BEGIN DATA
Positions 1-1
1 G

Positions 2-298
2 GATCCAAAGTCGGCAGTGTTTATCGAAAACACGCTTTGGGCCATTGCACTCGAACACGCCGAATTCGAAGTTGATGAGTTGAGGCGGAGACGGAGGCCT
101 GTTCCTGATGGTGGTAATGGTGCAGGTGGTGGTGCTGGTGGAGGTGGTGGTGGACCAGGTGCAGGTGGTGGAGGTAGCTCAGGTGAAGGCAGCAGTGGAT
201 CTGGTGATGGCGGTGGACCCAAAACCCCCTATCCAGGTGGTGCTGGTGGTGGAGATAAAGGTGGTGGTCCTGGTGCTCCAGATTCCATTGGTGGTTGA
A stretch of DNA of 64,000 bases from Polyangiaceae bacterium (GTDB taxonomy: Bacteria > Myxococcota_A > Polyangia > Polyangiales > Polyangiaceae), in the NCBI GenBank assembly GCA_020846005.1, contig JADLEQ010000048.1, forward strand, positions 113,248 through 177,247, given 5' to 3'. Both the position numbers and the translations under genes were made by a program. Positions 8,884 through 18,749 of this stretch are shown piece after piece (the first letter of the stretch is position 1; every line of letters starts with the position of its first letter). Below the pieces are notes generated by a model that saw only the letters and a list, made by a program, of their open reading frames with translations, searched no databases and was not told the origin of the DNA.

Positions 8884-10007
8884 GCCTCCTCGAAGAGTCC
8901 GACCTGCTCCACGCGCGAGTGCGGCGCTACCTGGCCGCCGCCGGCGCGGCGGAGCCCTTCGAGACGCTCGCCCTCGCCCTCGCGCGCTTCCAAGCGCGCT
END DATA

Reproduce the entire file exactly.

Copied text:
Positions 1-1
1 G

Positions 2-298
2 GATCCAAAGTCGGCAGTGTTTATCGAAAACACGCTTTGGGCCATTGCACTCGAACACGCCGAATTCGAAGTTGATGAGTTGAGGCGGAGACGGAGGCCT
101 GTTCCTGATGGTGGTAATGGTGCAGGTGGTGGTGCTGGTGGAGGTGGTGGTGGACCAGGTGCAGGTGGTGGAGGTAGCTCAGGTGAAGGCAGCAGTGGAT
201 CTGGTGATGGCGGTGGACCCAAAACCCCCTATCCAGGTGGTGCTGGTGGTGGAGATAAAGGTGGTGGTCCTGGTGCTCCAGATTCCATTGGTGGTTGA
A stretch of DNA of 64,000 bases from Polyangiaceae bacterium (GTDB taxonomy: Bacteria > Myxococcota_A > Polyangia > Polyangiales > Polyangiaceae), in the NCBI GenBank assembly GCA_020846005.1, contig JADLEQ010000048.1, forward strand, positions 113,248 through 177,247, given 5' to 3'. Both the position numbers and the translations under genes were made by a program. Positions 8,884 through 18,749 of this stretch are shown piece after piece (the first letter of the stretch is position 1; every line of letters starts with the position of its first letter). Below the pieces are notes generated by a model that saw only the letters and a list, made by a program, of their open reading frames with translations, searched no databases and was not told the origin of the DNA.

Positions 8884-10007
8884 GCCTCCTCGAAGAGTCC
8901 GACCTGCTCCACGCGCGAGTGCGGCGCTACCTGGCCGCCGCCGGCGCGGCGGAGCCCTTCGAGACGCTCGCCCTCGCCCTCGCGCGCTTCCAAGCGCGCT